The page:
Behind the lens of AR: Eye-tracking in medtech

David Goldman, VP of marketing at Lumus explains why he believes that AR glasses will be a major biometric necessity in the near future.

Can you explain how eye tracking technology works within AR glasses?

In AR glasses, eye tracking technology utilises infrared light sources and cameras to continuously monitor the movement and position of the wearer’s eyes. This hardware combination captures the positions of the pupil and corneal reflections, allowing the system to determine where the wearer is looking. A real-time processing unit in the AR glasses calculates the wearer’s gaze point, which is then used for a range of interactions within the AR environment, like selecting objects, navigating menus, and adjusting the focus of virtual elements to match the wearer’s gaze. Reflective waveguide technology, which uses mirrors to reflect light and images towards the wearer’s eye, is uniquely suited for developing eye tracking solutions given its ability to reduce the complexity of the hardware that is needed.

The ability for AR glasses to track eye movements significantly enhances the experience for wearers by making interactions more realistic and immersive. Ultimately, eye tracking capabilities will also lead to increased healthtech capabilities and personal health data measurements. 

Do you foresee eye tracking capabilities becoming a standard feature in consumer-ready AR glasses, or will it remain a premium feature for certain applications?

Though eye tracking capabilities in AR glasses were once considered a premium feature, the technology is poised for potential integration into mainstream consumer-ready models. This shift is primarily motivated by the desire to provide a more intuitive, immersive user experience for wearers. However, the pace and extent of widespread adoption will hinge on the rate of technological advancements and evolving consumer preferences in the ever-changing AR space.

Factors contributing to this trend include the reduction in the cost of eye tracking components, rising consumer expectations for seamless interactions with AR content, and the growing interest of developers in creating captivating, immersive AR experiences. Another contributing factor is the expanded range of eye tracking applications beyond just gaming and professional use, most notably in the healthtech industry.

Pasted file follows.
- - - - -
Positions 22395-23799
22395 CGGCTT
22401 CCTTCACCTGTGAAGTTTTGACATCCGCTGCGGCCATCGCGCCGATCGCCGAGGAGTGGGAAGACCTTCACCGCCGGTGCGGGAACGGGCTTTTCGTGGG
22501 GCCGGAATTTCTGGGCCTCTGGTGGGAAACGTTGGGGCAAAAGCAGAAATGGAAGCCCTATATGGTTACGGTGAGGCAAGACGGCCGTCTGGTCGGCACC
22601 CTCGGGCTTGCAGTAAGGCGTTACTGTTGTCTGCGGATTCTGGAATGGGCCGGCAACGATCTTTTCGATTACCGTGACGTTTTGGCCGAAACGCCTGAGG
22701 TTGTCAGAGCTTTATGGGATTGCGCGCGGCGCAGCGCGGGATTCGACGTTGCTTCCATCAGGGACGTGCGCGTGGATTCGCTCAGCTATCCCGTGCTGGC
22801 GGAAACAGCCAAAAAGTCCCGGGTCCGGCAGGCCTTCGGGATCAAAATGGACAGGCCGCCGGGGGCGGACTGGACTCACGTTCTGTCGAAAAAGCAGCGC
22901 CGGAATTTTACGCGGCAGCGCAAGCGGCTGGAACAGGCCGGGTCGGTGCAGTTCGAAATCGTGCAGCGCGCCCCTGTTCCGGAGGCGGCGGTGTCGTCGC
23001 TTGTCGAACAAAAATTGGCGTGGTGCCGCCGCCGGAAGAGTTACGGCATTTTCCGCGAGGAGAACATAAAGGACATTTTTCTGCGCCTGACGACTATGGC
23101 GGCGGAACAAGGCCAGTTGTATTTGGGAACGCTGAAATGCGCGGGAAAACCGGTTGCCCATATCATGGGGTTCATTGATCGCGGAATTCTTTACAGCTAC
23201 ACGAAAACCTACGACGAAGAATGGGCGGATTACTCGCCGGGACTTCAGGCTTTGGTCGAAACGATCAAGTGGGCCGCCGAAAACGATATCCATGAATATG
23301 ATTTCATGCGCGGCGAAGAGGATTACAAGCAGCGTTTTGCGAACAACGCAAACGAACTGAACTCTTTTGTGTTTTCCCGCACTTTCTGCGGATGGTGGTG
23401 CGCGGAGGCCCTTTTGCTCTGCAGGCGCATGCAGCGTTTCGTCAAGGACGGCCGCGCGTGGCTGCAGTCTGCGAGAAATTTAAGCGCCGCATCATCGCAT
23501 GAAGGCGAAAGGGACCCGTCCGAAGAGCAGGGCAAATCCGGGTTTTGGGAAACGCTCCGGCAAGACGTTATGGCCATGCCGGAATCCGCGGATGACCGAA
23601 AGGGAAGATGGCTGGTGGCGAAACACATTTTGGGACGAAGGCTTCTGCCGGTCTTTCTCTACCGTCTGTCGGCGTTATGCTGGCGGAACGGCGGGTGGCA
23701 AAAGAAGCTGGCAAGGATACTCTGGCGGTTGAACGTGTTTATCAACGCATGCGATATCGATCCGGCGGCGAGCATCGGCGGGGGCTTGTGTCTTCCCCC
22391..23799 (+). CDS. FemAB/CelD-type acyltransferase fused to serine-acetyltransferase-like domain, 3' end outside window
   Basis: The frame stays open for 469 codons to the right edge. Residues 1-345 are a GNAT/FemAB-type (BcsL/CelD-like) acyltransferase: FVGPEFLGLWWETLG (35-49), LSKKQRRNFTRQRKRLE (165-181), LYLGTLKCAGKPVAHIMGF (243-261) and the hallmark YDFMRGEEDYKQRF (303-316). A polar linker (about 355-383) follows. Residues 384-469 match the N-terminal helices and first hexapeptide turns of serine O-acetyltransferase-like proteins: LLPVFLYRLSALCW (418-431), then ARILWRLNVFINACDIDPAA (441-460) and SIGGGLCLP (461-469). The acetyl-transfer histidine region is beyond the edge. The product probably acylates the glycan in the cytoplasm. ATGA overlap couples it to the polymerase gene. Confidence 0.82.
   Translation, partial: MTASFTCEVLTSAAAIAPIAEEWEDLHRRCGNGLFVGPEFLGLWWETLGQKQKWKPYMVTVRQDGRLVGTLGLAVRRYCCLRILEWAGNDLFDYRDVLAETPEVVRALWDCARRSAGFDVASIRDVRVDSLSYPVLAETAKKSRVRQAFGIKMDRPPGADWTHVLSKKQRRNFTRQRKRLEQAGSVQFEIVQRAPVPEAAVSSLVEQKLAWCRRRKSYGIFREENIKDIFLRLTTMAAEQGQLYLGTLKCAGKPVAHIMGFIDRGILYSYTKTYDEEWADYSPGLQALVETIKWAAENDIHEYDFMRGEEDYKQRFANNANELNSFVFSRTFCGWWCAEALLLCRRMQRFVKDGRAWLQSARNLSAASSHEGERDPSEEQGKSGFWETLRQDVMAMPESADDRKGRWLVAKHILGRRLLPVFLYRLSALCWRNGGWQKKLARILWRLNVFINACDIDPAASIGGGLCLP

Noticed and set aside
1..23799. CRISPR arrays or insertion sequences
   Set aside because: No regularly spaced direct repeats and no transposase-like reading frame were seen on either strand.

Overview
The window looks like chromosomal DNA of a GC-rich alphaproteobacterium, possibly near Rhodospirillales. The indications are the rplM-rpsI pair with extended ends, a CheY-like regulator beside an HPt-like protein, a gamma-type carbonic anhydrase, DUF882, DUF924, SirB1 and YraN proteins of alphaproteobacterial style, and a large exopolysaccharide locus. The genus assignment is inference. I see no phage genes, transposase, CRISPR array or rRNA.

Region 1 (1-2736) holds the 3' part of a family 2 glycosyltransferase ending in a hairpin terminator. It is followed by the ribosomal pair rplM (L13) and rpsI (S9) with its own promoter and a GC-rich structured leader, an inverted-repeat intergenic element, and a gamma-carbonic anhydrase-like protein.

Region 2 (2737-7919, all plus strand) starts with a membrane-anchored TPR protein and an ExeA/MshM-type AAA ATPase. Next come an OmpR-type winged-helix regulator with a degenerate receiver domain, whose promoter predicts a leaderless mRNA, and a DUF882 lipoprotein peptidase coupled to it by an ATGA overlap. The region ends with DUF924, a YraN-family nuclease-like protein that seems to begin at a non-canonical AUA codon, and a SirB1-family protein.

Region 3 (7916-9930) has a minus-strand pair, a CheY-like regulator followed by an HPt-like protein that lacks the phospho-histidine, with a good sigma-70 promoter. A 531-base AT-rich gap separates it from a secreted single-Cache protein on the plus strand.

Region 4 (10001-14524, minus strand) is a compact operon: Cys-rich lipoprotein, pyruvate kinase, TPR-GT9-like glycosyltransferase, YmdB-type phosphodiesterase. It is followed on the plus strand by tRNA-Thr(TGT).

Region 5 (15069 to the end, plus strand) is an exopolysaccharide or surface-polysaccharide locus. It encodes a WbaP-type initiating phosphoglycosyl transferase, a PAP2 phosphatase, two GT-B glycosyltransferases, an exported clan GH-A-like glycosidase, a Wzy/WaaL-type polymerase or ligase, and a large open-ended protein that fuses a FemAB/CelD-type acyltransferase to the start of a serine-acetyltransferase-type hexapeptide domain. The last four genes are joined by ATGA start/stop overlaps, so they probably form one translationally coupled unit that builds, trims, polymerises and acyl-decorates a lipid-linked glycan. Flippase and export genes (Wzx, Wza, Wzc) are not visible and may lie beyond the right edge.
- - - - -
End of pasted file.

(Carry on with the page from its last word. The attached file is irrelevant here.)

How do you anticipate near-to-eye display eye tracking will impact the healthtech and AR industries in particular? 

Near-to-eye display eye tracking holds significant potential for the healthtech and AR industries. For personal health purposes, eye tracking via AR glasses can be used to collect in-depth health data without any invasive testing or procedures. For instance, eye tracking AR capabilities can monitor the wearer’s pupil size, blink rate, and eye patterns to detect abnormalities and diagnose many diseases.

In AR, it can be used to track where the wearer is looking in the physical and virtual world and can dynamically adjust the environment to match the wearer’s gaze. For example, if the wearer is looking at text, the text can be highlighted or magnified. By tracking the wearer’s gaze, eye tracking technology can also enable wearers to control virtual objects by, for example, looking at a virtual button to select it or looking at a virtual object to interact with it, making these interactions more natural and intuitive. This is called gaze tracking, and companies like Microsoft and Apple have integrated it into their mixed reality headsets.

What health data can be collected via eye tracking technology, and what diseases/ infections may be mitigated as a result? 

Eye tracking technology through AR glasses can be useful in collecting data related to eye movements, gaze direction, and pupillary response. This data may then assist in diagnosing various conditions, such as glaucoma, diabetic retinopathy, macular degeneration, and even certain neurological disorders. For example, people with glaucoma may have difficulty tracking moving objects with their eyes, which can be detected through AR glasses.

Similarly, pupil size and eye blink rate can be used to determine stress levels, attention, and fatigue – for example, pupils tend to dilate when people are stressed or tired, and people tend to blink more often when fatigued. 

What other healthcare applications for augmented reality technology are you excited about? Are there any use cases you can share? 

In addition to the aforementioned applications, AR eye tracking can be a valuable tool for detecting concussions and neurological disorders. For concussion detection, it compares post-incident data to detect any significant deviations from the baseline of normal eye tracking data.

AR eye tracking can also serve as a screening tool for neurological disorders such as Alzheimer’s and Parkinson’s disease by continuously monitoring a person’s pupils and eye movement patterns. The technology looks for irregularities in eye movements, such as decreased smooth pursuit – when the eye remains steadily fixated on a moving object – or saccades – rapid eye movements that shift the gaze from one point to another – and pupillary responses compared to the baseline. While AR eye tracking provides valuable insights into potential neurological symptoms, however, it should be stressed that it is not a diagnostic tool, but rather a means for early detection and continuous monitoring.


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